My boyfriend Pete always preached it. ‘’Moderation.’’ The word would curl off his tongue in slow motion.

The first sermon was delivered over Sunday dinner at our favorite brew pub. I was halfway through my third glass of chardonnay; Pete was still nursing his first pint of Amber.

I’d gotten the news a week before: my cholesterol was 240. Inconceivable. Unbelievable. My blood boiled in its clogged arteries at the injustice. I was doing everything excessively right: running 60 miles a week, lifting weights three times a week and eating complete protein dinners of black beans, brown rice and corn.

Pete — a man who lunched regularly on thick crust, extra cheese, pepperoni pizza and who hadn’t lifted a dumb bell in a year — registered a measly 170 on the cholesterol meter. ‘’Genetics,’’ my doctor had explained. ‘’Read these pamphlets, cut your fat intake, and we’ll retest you in six weeks.’’

So, being the kind of person for whom running less than eight miles doesn’t seem worth changing clothes for, I made it my mission. I resolved to watch every morsel, read every label, eliminate every inkling of fat from my diet. No coconut oil, no palm oil. No cheddar, no Swiss. No Skippy Super Chunk. No double-stuff Oreos. Six weeks of deprivation. I’d trained for the Big Sur Marathon in less time. This should be easy.

It was with this fat-free mind set that I perused the dinner menu while nibbling on unbuttered beer bread. Maybe the spinach tortellini — without the creamy Alfredo sauce. Or the Caesar salad — without the croutons, the Parmesan or the dressing.

But I had run 15 miles that morning. I didn’t see why I should deprive myself. I knew exactly what I wanted: the juicy quarter-pound charbroiled cheeseburger, well-done. Topped with bacon and avocado. With a heaping side of double-garlic fries.

My sensible and selfish selves battled it out. Rabbit food or cheeseburger? Deprivation for a greater good or immediate gratification? Life or death? Faced with this titanic struggle, I did what any immoderate person would do: I burst into tears.

‘’What’s wrong?’’ Pete asked.

‘’I can’t find anything to eat. I really want that cheeseburger but I know I shouldn’t eat it. This isn’t fair!’’

A slight exaggeration

And so began the sermon: ‘’Do you think you might be overreacting? One little cheeseburger isn’t going to kill you. Now, if you ate one every day for the next five years you might have something to worry about. Just remember: mo-der-a-tion.’’

Upon hearing the little ‘’m’’ word my body tensed as it does just before a nurse plunges a needle into the crook of my arm.

Previews of my moderate future began rolling on the movie screen in my head. I’d be eating six small meals spaced evenly throughout the day, just like Glamour magazine advised. There’d be no more starving all day on a triple cappuccino and a sesame bagel in anticipation of a four-course, three margarita Mexican dinner.

Watching ‘’Melrose Place’’ with my sister Andi would never be the same either. Midway through my pint of non-fat chocolate frozen yogurt, I’d put down my soup spoon and confess, ‘’I can’t possibly finish this — it’s too rich.’’ There’d be, of course, no more dashing off to 7-Eleven for a second pint at the commercial break.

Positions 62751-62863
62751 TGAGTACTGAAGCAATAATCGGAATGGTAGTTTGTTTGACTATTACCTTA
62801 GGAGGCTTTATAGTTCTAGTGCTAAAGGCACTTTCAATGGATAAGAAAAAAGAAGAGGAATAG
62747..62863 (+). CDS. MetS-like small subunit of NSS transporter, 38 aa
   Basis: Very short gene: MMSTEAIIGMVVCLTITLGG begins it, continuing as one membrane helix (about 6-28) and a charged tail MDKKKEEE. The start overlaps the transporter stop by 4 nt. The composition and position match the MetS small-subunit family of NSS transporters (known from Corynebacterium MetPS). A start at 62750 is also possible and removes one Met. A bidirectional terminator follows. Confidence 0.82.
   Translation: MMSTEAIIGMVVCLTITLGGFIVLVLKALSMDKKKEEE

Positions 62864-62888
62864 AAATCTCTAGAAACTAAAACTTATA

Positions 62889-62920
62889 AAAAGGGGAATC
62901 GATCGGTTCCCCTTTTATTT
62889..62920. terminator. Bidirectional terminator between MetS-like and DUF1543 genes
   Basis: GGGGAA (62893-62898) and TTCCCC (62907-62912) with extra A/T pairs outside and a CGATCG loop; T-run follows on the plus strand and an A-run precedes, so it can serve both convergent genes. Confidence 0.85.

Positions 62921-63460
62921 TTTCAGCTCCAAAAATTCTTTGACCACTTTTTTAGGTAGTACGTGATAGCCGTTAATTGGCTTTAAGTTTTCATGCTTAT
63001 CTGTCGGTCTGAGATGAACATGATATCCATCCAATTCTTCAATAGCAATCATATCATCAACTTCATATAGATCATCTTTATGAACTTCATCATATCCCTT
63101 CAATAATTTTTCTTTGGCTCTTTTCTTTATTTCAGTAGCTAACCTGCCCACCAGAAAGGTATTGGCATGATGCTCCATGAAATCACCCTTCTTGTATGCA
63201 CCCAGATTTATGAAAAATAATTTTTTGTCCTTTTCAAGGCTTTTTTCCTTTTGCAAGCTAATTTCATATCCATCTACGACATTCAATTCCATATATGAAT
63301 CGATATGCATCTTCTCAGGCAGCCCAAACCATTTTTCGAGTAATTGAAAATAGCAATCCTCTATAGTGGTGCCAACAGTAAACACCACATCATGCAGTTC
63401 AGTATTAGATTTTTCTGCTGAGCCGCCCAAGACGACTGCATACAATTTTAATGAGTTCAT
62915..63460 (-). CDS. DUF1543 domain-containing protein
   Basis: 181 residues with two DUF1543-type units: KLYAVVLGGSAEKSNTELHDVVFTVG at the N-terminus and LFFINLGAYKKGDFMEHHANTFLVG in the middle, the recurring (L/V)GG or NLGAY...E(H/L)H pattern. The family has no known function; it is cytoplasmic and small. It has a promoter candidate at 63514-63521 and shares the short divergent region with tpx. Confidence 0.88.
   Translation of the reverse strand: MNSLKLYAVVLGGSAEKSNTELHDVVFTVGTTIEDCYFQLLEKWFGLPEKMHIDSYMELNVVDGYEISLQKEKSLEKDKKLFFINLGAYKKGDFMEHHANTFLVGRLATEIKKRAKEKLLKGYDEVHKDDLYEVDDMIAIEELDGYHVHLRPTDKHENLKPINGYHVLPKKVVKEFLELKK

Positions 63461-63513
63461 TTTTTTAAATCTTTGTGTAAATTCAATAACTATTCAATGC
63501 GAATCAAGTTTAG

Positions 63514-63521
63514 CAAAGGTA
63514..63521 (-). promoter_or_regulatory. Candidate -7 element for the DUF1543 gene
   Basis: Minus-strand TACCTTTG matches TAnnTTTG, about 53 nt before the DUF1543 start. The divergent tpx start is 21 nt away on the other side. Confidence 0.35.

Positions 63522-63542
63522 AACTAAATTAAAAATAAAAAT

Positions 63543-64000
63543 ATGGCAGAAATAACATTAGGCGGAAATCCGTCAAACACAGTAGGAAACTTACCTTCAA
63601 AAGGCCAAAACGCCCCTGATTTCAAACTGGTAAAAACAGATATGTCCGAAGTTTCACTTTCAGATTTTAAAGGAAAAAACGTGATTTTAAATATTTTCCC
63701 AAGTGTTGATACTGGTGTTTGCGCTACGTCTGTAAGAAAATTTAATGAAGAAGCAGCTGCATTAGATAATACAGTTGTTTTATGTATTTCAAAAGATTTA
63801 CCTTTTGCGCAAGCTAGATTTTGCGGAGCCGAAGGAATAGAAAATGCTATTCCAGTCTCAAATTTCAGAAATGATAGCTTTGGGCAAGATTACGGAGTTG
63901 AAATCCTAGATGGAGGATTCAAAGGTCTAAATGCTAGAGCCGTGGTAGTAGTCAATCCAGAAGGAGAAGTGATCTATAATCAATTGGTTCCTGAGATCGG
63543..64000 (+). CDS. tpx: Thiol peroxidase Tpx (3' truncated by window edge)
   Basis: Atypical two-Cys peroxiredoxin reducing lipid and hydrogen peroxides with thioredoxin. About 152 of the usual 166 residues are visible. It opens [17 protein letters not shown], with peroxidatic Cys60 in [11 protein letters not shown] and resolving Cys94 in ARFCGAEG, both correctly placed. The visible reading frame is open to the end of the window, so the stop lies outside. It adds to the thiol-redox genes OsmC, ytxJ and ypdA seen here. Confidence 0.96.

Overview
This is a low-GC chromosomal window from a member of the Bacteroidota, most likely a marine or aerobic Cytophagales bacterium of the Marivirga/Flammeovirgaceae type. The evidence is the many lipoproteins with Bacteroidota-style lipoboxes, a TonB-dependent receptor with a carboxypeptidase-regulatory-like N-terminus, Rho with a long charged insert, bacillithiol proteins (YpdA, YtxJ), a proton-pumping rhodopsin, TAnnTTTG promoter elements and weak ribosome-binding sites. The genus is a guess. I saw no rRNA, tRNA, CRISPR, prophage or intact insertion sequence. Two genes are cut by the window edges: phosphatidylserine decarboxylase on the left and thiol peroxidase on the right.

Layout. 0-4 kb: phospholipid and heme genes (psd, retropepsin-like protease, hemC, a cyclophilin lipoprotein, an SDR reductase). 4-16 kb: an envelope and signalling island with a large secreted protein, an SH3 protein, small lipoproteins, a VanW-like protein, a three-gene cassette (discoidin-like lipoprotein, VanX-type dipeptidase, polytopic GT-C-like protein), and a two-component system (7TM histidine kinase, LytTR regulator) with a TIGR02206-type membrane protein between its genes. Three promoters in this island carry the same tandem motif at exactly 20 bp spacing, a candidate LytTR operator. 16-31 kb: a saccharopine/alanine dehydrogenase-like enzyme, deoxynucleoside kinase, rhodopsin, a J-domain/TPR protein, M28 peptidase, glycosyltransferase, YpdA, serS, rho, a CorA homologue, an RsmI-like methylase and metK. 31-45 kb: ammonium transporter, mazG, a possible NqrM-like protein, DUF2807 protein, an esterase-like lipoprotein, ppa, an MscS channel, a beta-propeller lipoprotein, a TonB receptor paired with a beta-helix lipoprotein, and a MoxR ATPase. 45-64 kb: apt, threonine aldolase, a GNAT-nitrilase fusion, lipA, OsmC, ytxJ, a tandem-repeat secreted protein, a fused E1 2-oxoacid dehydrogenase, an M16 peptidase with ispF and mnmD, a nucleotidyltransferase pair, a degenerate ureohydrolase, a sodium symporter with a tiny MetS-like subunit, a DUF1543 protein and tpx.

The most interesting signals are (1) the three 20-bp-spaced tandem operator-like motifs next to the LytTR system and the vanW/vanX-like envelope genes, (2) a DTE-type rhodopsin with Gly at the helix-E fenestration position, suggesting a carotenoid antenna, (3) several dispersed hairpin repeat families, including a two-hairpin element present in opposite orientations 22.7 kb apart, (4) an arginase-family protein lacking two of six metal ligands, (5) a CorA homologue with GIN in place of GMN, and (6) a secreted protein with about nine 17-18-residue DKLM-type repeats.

Never again would I have to worry about messing up my hair hurtling down the freeway with the sunroof open. Inching along at 55 mph in the slow lane, I could leave my hairbrush at home.

At Starbucks, I’d start ordering half-cupfuls of lukewarm decaf. Involuntary 50-blink-a-minute eye twitching would become a distant memory. As would third-degree palm burns from cheap paper cups. I might even sleep through the night.

When the practice of moderation is suggested to me, I feel like a little kid being told to color within the lines. ‘’Make the sky blue, the grass green, the trees brown.’’ To live a life of moderation is to carefully balance the scales. Avoiding the summits and valleys. Rationing out my ecstasy and agony like drip irrigation.

All or nothing

But in the skyscraper of life, I don’t want to be stuck on the fifth floor listening to elevator music. Give me the penthouse or the parking garage, the Rolling Stones or total silence.

I want to drive with the top down in the dead of winter. I want to blanket my Thai chicken pizza with enough crushed red chilis to make a Clydesdale sneeze. I want to overdose on a new man every day for a month and then drop him like a postcard if he isn’t deemed worthy to father my 12 children. I want big, messy goodbye scenes at airports. And sob uncontrollably at the end of ‘’It’s A Wonderful Life,’’ even if it’s the 63rd time I’ve seen it.

And yes, I want to eat cheeseburgers, one each day for the next five years if I so choose. No more sobbing at restaurant tables for me.

But please, don’t get me wrong. Moderation does have its place in my life. In fact, I ran into Pete on New Year’s Eve and told him one of my resolutions — to start practicing what he had always preached. Struggling to control his smirk, he asked, ‘’So, what’s your first target?’’

‘’Mo-der-a-tion,’’ I beamed back. ‘’In getting my cholesterol level in check.’’

published monday, january 8, 1996, in the san jose mercury news
copyright 1996 jessa vartanian . all rights reserved
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